• April 28, 2022

Woman Killed in Truck Accident on South DuPont Highway in Harrington, DE

Harrington, DE -- April 27, 2022, an 18-year-old Millsboro woman was killed in a collision with a tractor-trailer on South DuPont Highway in Harrington.

Authorities say the incident happened around 10:30 a.m. along DuPont Highway. Preliminary investigation suggests a northbound 18-wheeler entered the left-turn lane but passed through it and entered the southbound lane, where a Volkswagen Jetta crashed into its right-rear tandem wheels.

The VW's front passenger suffered fatal injuries in the collision. The car's driver was airlifted to an area hospital but the extent of his injuries is unknown. The truck driver was unhurt.

No further information is currently available.

Commentary on 18-Wheeler Accident on DuPont Highway in Harrington

After reading the details in news reports some people may feel there's little more to say. A truck crossed into oncoming traffic and got in the victims' way, triggering the crash; what else is there to know before deciding the commercial driver is at fault?

That may seem reasonable at a glance, but no commercial truck accident is really that simple. That's not to be cynical or to upset anyone--just to set expectations. I've done this work for decades and I can still count on one hand the companies I've encountered that simply accepted the blame and made things right without a fuss. Instead, the majority of companies bitterly contest responsibility and look for ways to deflect fault elsewhere if they can. Bad roads, mysterious brake failures, or even the victims themselves all become scapegoats for the defense.

Woman Killed in Truck Accident on South DuPont Highway in Harrington, DE

A crash in Texas not long ago shows how far out of left field some trucking defenses can be and why it's so important to find the objective facts to refute them. I didn't litigate this particular case, but I can think of few clearer warnings about the need for a careful and thorough investigation. In that situation an 18-wheeler veered onto a highway's shoulder and hit a man changing a flat tire. The victim's family rightly felt the truck driver was negligent, and their attorney thought the facts were clear enough that he didn't have to prepare for the company's insurer to fight back in court.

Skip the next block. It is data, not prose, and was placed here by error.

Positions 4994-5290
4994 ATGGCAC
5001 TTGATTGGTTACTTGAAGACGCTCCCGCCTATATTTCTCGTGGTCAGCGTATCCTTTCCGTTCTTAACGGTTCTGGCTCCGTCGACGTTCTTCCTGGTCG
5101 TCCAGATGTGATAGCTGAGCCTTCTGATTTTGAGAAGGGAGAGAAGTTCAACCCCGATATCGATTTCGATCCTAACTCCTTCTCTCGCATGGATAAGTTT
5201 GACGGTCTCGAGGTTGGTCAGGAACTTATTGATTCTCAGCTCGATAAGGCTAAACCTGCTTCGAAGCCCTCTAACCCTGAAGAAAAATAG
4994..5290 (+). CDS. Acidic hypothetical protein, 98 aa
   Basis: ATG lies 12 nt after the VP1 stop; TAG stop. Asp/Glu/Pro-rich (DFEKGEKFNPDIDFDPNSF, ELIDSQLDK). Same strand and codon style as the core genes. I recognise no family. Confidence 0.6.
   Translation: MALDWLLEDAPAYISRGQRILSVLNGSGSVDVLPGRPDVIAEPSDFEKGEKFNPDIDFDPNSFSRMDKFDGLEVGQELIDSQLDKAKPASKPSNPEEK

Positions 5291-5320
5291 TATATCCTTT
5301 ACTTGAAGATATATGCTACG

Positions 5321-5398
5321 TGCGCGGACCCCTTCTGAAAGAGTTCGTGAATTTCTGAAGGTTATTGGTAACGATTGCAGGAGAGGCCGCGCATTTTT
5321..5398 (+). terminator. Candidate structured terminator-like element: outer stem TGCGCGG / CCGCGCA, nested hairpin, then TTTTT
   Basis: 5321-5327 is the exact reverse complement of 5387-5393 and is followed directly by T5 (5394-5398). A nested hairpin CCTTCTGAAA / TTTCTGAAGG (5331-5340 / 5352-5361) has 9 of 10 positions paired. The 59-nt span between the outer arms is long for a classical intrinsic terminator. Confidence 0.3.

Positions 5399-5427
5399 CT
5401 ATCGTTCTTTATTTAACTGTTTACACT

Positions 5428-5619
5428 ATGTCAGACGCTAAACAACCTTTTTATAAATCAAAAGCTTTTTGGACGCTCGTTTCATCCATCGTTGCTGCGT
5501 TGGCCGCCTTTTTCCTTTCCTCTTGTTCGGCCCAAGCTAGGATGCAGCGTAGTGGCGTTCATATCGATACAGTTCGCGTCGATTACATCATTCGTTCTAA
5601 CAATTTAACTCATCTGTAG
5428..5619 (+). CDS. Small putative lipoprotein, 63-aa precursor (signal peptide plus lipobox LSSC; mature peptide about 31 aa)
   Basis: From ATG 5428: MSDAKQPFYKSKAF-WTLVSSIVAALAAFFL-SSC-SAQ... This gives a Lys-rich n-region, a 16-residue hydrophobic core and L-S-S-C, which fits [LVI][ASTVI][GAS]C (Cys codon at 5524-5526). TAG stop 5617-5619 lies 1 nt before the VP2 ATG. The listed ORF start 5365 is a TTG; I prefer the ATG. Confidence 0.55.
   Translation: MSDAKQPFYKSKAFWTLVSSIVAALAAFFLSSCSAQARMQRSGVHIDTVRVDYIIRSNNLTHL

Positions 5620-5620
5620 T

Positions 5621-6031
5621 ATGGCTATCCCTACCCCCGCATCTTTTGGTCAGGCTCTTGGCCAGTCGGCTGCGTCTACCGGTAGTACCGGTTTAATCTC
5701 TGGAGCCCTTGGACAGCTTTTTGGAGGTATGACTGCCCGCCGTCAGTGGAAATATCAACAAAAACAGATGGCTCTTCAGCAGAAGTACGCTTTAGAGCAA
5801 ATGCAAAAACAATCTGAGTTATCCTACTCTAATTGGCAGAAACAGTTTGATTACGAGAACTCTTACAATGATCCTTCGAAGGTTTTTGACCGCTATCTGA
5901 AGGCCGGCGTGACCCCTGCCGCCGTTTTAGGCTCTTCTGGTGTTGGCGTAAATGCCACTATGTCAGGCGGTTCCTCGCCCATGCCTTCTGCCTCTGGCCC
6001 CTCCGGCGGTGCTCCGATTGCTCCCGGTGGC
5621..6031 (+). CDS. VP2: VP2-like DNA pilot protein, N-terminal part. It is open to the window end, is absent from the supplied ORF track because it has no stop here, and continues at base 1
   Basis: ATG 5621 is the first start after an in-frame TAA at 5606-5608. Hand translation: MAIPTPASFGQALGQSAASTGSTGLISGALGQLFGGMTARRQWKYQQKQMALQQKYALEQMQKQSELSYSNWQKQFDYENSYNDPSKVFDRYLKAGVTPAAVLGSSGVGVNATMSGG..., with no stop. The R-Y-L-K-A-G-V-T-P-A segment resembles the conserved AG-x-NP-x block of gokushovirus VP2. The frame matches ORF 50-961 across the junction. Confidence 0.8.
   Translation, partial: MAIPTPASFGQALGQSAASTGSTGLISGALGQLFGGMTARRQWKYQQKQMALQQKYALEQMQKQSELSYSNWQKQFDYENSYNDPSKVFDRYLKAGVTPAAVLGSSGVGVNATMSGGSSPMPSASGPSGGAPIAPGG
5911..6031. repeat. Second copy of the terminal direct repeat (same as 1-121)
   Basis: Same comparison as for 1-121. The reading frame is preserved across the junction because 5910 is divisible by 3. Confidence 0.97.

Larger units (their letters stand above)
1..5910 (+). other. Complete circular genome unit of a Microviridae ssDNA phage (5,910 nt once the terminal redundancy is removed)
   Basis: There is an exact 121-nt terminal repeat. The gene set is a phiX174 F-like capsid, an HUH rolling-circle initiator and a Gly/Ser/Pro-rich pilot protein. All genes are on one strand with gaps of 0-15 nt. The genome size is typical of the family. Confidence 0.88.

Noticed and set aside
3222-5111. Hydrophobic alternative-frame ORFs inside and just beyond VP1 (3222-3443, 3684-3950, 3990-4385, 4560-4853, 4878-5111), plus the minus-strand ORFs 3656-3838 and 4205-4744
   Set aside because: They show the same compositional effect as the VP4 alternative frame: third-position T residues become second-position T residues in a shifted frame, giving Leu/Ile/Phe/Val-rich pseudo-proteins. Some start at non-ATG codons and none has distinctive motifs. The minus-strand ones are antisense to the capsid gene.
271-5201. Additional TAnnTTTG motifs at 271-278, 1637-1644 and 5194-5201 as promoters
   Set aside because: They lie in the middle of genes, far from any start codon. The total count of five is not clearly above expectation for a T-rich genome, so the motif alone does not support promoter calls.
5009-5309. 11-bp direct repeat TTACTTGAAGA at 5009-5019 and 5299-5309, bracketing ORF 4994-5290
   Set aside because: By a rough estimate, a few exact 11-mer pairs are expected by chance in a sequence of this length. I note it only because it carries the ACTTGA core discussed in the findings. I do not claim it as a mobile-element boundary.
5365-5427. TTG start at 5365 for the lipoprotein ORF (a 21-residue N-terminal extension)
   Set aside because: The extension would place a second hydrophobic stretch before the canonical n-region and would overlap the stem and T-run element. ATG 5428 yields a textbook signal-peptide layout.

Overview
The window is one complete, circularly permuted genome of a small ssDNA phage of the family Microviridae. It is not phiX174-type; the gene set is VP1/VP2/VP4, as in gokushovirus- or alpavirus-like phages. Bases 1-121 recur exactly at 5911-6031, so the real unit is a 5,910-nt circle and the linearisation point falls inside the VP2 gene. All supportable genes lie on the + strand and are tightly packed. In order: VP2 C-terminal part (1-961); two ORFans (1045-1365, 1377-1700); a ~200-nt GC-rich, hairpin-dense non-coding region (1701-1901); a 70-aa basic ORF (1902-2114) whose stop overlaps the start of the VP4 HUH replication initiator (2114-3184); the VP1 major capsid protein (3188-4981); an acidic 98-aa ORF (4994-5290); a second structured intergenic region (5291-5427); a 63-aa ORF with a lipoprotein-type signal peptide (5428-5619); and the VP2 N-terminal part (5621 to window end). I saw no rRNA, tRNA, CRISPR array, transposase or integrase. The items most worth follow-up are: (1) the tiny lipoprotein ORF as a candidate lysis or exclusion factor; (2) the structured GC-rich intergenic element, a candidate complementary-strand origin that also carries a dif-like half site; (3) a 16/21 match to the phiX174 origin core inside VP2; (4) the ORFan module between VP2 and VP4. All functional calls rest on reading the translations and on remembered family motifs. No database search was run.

The defense team caught them completely off-guard by claiming the truck lost control due to a faulty wheel manufactured by a foreign company. Because the attorney hadn't gotten a forensic analysis of the truck done to refute that, somehow the absurd argument convinced the jury. They put 100% of the blame on the wheel's manufacturer, letting the trucking company off essentially scot-free. After that the victim's family was left with little more than an empty chair to pursue as they sought answers and accountability.

That crash and the one in Delaware obviously aren't identical, but one thing that's almost certain after virtually every commercial wreck is that victims must expect pushback from trucking companies and their insurers. With a thorough investigation a case can be built based on clear, convincing evidence. That case then helps victims and families overcome the obstacles put in their way by the defense. Will the necessary steps be taken here to ensure all the facts are found so the victims and their families have what they need to seek help and justice?


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